Fedora is a Linux distribution that was first introduced in 2003 and has remained updated for more than 14 years.
More about Fedora Linux
Even though Fedora is a Linux distribution, it doesn’t give a good picture of the type of Fedora distribution or how it feels to run it on your computer.
Like the most popular Linux distributions, Fedora is available free. It features the latest software for Linux and follows a quick release schedule. It offers a polished and complete experience, often functioning as a masterpiece for new features and capabilities in the Linux world.
Fedora is also rather strange. Although it has some obvious strong points, it has some unexpected weaknesses. This is known to have a limited software repository. Actually, it’s common to add a third-party RPM Fusion repository immediately after a new installation. This distribution is also known for skipping ambitious release schedules almost all the time.
What is the use of Fedora?
Fedora is good for almost everything you want to do on your computer, but mostly for desktops. Fedora uses the GNOME desktop environment which provides a very smooth and well integrated experience. Because this includes the latest software, you will always have new and interesting features on your desktop by using Fedora.
With the RPM Fusion repository, you get access to the latest graphics drivers and multimedia and game related software platforms such as Kodi and Steam.
Fedora really shines for work. It ships in new development and system administration tools directly from Red Hat, making it an excellent choice for developer workstations or system admin control centers.
Fedora doesn’t just excel in technical work. The distribution makes the latest versions of LibreOffice, Caliber, GIMP, Krita, and many other programs used by creative and business professionals too.
There is a server release from Fedora, and Fedora doesn’t make a bad server distribution, quite the opposite. This distribution renewal cycle makes what makes it a less ideal choice among system admins, especially for larger uses. However, it functions well as a server to test new software versions before being used for production.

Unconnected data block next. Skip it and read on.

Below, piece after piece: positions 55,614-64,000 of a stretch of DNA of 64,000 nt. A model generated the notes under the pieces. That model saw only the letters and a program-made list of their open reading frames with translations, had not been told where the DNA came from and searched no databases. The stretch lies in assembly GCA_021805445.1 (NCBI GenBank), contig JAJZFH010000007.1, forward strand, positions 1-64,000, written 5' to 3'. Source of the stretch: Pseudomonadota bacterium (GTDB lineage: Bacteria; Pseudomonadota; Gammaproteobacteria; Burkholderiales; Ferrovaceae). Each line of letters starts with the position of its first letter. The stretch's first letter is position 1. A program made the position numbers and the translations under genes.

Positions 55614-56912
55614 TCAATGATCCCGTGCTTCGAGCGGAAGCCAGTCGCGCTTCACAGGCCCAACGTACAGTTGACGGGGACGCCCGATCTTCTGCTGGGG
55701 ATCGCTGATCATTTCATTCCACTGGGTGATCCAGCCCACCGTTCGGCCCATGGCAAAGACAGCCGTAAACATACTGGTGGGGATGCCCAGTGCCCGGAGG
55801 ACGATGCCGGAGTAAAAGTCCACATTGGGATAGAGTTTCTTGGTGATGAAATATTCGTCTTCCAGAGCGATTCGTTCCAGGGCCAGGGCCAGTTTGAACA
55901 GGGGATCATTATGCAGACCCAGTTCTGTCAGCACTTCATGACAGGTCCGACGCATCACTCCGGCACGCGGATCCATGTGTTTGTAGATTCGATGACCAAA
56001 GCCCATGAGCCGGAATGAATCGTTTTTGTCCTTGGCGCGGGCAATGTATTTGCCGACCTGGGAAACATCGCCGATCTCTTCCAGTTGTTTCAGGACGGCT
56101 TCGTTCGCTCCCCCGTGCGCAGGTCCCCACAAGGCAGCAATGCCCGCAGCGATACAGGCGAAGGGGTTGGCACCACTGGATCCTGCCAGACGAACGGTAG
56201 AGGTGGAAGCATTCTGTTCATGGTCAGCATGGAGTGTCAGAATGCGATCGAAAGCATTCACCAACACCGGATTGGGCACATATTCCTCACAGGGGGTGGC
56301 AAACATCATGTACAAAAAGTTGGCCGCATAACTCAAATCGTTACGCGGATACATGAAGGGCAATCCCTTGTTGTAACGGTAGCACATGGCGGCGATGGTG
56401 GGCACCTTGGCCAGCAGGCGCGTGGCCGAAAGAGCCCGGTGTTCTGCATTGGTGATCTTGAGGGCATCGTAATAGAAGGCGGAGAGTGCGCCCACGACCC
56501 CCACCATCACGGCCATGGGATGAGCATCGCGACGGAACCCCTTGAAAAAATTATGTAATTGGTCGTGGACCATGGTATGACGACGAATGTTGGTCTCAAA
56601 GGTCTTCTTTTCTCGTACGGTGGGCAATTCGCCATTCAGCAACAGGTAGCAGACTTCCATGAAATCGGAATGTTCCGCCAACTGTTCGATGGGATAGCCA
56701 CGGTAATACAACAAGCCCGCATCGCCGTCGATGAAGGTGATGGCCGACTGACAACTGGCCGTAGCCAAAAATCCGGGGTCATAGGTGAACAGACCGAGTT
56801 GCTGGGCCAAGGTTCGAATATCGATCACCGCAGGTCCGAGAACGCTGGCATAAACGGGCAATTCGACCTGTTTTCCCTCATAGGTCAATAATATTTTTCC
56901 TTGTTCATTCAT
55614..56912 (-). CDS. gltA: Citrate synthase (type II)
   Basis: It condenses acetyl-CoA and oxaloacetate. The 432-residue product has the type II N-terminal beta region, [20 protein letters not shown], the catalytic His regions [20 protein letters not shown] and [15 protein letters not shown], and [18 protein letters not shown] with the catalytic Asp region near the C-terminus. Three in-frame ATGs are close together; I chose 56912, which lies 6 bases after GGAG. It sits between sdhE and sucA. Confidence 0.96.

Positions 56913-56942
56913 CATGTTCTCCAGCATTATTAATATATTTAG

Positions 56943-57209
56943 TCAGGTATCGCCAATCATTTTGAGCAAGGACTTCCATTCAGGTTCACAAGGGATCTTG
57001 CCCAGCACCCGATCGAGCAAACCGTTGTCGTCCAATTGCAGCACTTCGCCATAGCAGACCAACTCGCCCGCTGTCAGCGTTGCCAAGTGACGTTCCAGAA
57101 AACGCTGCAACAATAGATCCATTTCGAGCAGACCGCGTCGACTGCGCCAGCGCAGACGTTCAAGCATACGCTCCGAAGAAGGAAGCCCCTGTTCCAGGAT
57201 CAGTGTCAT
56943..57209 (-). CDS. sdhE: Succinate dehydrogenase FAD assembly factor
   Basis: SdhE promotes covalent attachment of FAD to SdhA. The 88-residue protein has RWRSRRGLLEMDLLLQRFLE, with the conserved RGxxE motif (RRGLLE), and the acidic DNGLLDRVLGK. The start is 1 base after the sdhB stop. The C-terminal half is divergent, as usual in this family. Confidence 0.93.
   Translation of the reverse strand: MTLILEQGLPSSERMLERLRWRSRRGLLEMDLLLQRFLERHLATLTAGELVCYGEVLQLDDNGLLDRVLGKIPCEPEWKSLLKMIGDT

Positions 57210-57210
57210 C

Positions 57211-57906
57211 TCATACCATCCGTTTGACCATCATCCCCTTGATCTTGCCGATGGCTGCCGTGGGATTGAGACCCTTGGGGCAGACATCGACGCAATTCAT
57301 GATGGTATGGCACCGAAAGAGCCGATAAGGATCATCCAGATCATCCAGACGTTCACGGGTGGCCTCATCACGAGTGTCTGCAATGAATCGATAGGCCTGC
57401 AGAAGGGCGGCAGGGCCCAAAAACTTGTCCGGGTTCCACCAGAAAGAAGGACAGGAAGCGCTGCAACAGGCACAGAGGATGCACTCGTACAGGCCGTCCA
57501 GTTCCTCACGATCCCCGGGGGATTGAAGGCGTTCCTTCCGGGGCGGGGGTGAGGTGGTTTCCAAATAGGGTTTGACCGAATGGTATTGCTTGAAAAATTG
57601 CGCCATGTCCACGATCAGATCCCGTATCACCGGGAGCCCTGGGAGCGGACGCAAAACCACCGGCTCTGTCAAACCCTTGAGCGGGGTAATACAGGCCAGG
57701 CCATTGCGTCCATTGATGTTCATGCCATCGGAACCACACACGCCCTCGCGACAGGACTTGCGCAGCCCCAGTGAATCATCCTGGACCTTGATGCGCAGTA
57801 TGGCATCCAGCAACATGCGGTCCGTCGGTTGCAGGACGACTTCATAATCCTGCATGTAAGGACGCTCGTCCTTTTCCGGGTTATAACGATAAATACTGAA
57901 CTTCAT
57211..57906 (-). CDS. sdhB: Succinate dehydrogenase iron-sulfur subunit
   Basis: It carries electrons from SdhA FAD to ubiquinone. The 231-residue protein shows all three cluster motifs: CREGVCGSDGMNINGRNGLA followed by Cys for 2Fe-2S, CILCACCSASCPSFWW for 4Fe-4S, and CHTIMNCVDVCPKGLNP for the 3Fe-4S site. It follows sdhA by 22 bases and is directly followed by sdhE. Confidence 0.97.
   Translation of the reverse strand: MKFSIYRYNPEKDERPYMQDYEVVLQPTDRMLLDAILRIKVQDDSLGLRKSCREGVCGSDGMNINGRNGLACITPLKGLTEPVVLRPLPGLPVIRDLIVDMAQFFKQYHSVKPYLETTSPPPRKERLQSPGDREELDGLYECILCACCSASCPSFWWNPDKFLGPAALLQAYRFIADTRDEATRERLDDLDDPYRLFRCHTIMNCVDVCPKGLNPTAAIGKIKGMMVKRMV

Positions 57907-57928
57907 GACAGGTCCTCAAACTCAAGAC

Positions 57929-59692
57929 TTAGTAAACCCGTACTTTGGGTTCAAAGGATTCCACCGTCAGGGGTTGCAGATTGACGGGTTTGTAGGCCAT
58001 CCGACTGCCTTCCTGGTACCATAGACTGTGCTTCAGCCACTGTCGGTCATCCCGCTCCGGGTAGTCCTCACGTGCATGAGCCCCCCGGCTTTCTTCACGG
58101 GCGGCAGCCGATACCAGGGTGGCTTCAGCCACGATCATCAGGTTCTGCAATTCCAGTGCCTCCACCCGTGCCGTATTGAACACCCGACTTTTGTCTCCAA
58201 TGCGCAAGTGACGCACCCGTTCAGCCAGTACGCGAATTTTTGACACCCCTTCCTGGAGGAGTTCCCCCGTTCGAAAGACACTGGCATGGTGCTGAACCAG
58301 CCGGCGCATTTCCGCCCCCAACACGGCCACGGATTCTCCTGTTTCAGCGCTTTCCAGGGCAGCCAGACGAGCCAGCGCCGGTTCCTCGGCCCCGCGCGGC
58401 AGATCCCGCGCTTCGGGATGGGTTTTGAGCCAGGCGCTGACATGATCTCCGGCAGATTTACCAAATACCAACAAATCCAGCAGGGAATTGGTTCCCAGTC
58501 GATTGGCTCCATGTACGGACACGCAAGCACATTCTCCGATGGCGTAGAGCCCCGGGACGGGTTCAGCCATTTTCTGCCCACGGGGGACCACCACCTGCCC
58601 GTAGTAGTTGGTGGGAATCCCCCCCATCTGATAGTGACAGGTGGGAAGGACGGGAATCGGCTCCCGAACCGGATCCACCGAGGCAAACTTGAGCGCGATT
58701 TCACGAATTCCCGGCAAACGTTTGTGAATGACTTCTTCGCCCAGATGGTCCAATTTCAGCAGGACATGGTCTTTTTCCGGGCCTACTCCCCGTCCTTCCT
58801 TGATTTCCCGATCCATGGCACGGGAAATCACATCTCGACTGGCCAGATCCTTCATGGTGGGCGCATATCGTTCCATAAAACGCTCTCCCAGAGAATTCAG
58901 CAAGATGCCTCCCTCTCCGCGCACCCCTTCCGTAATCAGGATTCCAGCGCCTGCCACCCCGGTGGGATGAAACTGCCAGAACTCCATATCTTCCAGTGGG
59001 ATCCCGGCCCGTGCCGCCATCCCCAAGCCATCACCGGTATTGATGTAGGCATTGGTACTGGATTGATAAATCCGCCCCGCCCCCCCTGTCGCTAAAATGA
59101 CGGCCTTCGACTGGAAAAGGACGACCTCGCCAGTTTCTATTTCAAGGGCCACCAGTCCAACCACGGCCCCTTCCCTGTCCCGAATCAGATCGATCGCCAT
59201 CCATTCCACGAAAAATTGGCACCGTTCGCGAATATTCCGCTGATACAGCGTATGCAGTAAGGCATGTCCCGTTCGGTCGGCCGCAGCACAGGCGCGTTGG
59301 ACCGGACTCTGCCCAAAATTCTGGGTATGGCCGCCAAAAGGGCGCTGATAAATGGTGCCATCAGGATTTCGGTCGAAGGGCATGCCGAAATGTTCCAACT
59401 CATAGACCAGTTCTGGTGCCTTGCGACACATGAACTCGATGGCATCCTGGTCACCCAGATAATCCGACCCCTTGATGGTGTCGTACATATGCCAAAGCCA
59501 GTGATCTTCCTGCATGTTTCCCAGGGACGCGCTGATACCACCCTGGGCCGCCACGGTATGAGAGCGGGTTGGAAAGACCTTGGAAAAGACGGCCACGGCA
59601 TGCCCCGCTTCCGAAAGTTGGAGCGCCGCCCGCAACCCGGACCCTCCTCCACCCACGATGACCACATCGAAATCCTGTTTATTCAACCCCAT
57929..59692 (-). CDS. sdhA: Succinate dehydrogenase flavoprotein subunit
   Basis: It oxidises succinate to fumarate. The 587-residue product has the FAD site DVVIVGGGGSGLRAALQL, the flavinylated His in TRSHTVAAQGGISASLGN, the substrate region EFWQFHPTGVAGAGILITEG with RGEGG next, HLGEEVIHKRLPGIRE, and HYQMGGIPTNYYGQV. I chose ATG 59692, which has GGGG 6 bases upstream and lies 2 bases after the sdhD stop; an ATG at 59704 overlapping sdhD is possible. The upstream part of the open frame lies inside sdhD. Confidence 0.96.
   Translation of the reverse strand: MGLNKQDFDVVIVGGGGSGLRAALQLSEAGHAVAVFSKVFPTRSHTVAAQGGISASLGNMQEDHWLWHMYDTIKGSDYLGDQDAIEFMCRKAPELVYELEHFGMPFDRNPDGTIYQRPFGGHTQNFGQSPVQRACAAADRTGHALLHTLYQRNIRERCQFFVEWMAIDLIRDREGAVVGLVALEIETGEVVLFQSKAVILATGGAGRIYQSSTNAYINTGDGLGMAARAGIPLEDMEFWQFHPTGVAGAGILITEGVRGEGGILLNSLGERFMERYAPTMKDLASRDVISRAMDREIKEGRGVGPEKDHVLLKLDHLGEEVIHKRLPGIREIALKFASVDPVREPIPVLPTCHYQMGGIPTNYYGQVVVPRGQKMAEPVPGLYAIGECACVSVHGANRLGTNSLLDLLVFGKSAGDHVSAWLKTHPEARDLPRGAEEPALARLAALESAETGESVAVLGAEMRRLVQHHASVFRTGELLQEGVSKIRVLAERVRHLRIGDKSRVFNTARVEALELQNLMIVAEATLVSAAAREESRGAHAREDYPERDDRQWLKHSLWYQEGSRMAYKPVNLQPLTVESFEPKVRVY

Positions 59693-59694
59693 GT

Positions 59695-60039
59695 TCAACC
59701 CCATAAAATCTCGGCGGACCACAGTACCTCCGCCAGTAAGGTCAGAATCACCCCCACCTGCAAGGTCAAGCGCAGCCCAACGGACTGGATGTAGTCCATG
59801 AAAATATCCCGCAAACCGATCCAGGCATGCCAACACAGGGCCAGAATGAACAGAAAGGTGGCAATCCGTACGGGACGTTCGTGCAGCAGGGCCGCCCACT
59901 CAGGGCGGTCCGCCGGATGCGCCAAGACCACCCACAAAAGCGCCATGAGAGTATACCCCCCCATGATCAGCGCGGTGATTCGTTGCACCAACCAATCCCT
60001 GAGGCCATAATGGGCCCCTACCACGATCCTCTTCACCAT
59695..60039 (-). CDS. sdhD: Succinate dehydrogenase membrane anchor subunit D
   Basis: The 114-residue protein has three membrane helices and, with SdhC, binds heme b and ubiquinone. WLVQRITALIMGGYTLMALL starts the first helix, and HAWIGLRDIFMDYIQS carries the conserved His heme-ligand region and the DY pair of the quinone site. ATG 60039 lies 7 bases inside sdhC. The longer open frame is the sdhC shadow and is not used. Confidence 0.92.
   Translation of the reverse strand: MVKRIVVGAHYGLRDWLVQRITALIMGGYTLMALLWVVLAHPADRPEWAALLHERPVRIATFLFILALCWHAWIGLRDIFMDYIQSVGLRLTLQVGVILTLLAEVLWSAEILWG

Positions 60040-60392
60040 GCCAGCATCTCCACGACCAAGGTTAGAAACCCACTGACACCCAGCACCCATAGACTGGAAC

Who uses it?
Anyone can use Fedora. You can go now and install it on your computer if you want. In fact, there aren’t many reasons for not choosing Fedora as your Linux distribution. This is easily one of the best desktop deals and has been around for quite a while. Fedora’s Anaconda installer is extraordinary. It’s simple, intuitive, and provides enough flexibility and control to make your system yours.
That said, Fedora is underutilized. It doesn’t have the same popularity and widespread usage as Ubuntu. It also doesn’t have the same press coverage. There are two main groups that use Fedora as the operating system of their choice, the system admin and the developer.
Fedora is packed with tools for sysadmins and developers, so it’s no surprise that they are interested in it. The distro release cycle also plays a major factor here as well. Bleed software allows developers access to new tools immediately after launch. For system admins, Fedora gives them access to new management programs and acts as a preview feature that will be released later for a more server-oriented distribution.
Who Makes Fedora?
Red Hat, the largest Linux company and one of the biggest open-source developers in the world, made Fedora. Yeah, kind of. There are some confusing gray areas here. Fedora is owned by Red Hat, and they provide professional developers and resources for the project. This multi-billion dollar giant also controls the direction of distribution. At the other end, Fedora is mostly run and developed by volunteers. It is not entirely a company distribution and not entirely a community. That’s a hybrid.
What Software is Available at Fedora?
The Fedora repository may be limited, but with the inclusion of RPM Fusion and other third party repositories, there isn’t much you can’t find on Fedora.
Linux distributions, all Linux distributions, have a different set of software than you would expect on Windows or macOS. They rely on the open-source community for most of their software. That means you get alternatives like LibreOffice rather than the usual commercial options like Microsoft Office. That, by no means, translates to lower quality software. This is different, but most are the best, and yes, absolutely free.
Fedora has good multimedia and gaming capabilities. You will find all the great media tools like Kodi, VLC, and Handbrake to make the most of your videos. On the game side, you will always have the latest drivers in Fedora along with Steam, Lutris, and Wine.
Don’t forget about commercial software popular with the Linux version too. Fedora is actually one of the better commercially supported distributions. You will not experience problems in getting programs like Slack, Discord, Spotify, or Google Chrome.
Where to Get Fedora
If you decide to try it, you download Fedora on its site: getfedora.org. You can use it on a fairly simple machine. You need at least 1 GHz processor, 1 GB RAM and 10 GB hard drive space. Remember, you must have a flash drive with ~ 2GB free to install Fedora first.